Peter Espeut | Why is Jamaica last in line in vaccine diplomacy?
I was born just before the serious polio epidemic of 1954; my mother, who was a nurse, made sure we all were vaccinated, and all her children survived that scare unscathed. Poliomyelitis, caused by the poliovirus, was not eliminated by the national vaccination campaigns, but the incidence was much reduced. There is hope that an effective vaccine against the coronavirus will eliminate the pandemic, and reduce COVID-19 cases to below crisis levels.
The Government of Jamaica has failed to implement strategies to control the spread of COVID-19 infections among a population undisciplined from top to bottom; last month (February) we broke the record for detected daily infections three times; the first week of this month saw three new records set on three consecutive days: 527, 723, and 878 new infections detected on March 5, 6, and 7, for a total of 2,128 new detected infections in 72 hours.
On December 2, 2020, the United Kingdom approved the Pfizer-BioNTech COVID-19 vaccine for emergency use, becoming the first country to approve a COVID-19 vaccine that had been tested in a large clinical trial. The first vials of anti-COVID-19 vaccines (9,750 doses) arrived in the Caribbean on January 5 this year, bound for the British colony of Cayman Islands (population 65,000). The Turks & Caicos Islands (population 38,000) – another British colony – got theirs on January 11, enough to vaccinate 5,000 persons.
FIRST VACCINES ARRIVED IN FEBRUARY
British health authorities approved the Oxford-AstraZeneca COVID-19 vaccine on December 30, 2020, and they licensed the Serum Institute of India to manufacture it. On February 9, 2021, Barbados and Dominica received gifts of the Oxford-AstraZeneca COVID-19 vaccine from the government and people of India; Barbados (population 287,000) received 100,000 doses and Dominica (population 74,000) received 70,000 doses.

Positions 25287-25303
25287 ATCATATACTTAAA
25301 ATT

The following day (February 10), Barbados donated 3,000 doses to Guyana (population 786,000), of which the CARICOM Secretariat received 100 doses; on the same day they also gave gifts of 2,000 doses to Trinidad & Tobago (population 1.3 million), 1,000 doses to Grenada (population 109,000), and 1,000 doses to St Lucia (population 180,000).
On February 11, Dominica gave gifts of 5,000 doses of the Oxford-AstraZeneca COVID-19 vaccine to St Vincent & the Grenadines (population 109,000), 5,000 doses to Antigua & Barbuda (population 104,000), 2,000 doses to St Lucia (population 180,000), and 2,000 doses to St. Kitts & Nevis (population 56,000).
All these CARICOM countries received their first doses of the COVID-19 vaccine almost a full month before Jamaica. Is it that Jamaica has fallen so low on the totem pole of vaccine diplomacy that we are at the back of the line?
Further, on March 1, 2021, Antigua & Barbuda (population 104,000) received an additional gift of 40,000 doses of the Oxford-AstraZeneca vaccine from the Government of India; on the same day, St Kitts & Nevis (population 56,000) received a gift of 20,000 doses, and St Vincent & the Grenadines (population 109,000) received a gift of 40,000 doses from the same source.
On March 7, 2021, Guyana (population 786,000) received a gift from the Government of India of 80,000 doses of the Oxford-AstraZeneca vaccine.
On the following day (March 8), Jamaica (population 2.8 million) received a gift of 50,000 doses of the AstraZeneca/Oxford COVID-19 vaccine donated by the Government of India.
FALLEN LOW DIPLOMATICALLY
Not only are we at the back of the line, but we have received less doses as a proportion of our total population. This is not a criticism of the generosity of the Government of India, but a comment on how low Jamaica has fallen in diplomatic terms.
At the same time, on February 24, 2021, the Dominican Republic (population 10 million) received their first batch of 768,000 doses of the COVID-19 vaccine developed by Chinese biopharmaceutical company Sinovac, and on March 2, Guyana (population 786,000) received a gift of 20,000 doses of the COVID-19 vaccine from the same source.
And some months ago, the Government of St Vincent and the Grenadines approved the use of the Russian anti-COVID-19 vaccine (Sputnik V) for use in their small islands.
In the absence of transparency in these matters, I would like to know whether or not Jamaica declined earlier gifts of COVID-19 vaccines from India, Russia and China, and if so, why. There could be very good reasons, but we Jamaicans have a right to know.
Sadly, there is no vaccine against crime and murder, or against environmental destruction. To remedy these social diseases, we will just have to look to effective behaviour-change strategies among our politicians and the wider public.
Peter Espeut is a sociologist and development scientist. Send feedback to firstname.lastname@example.org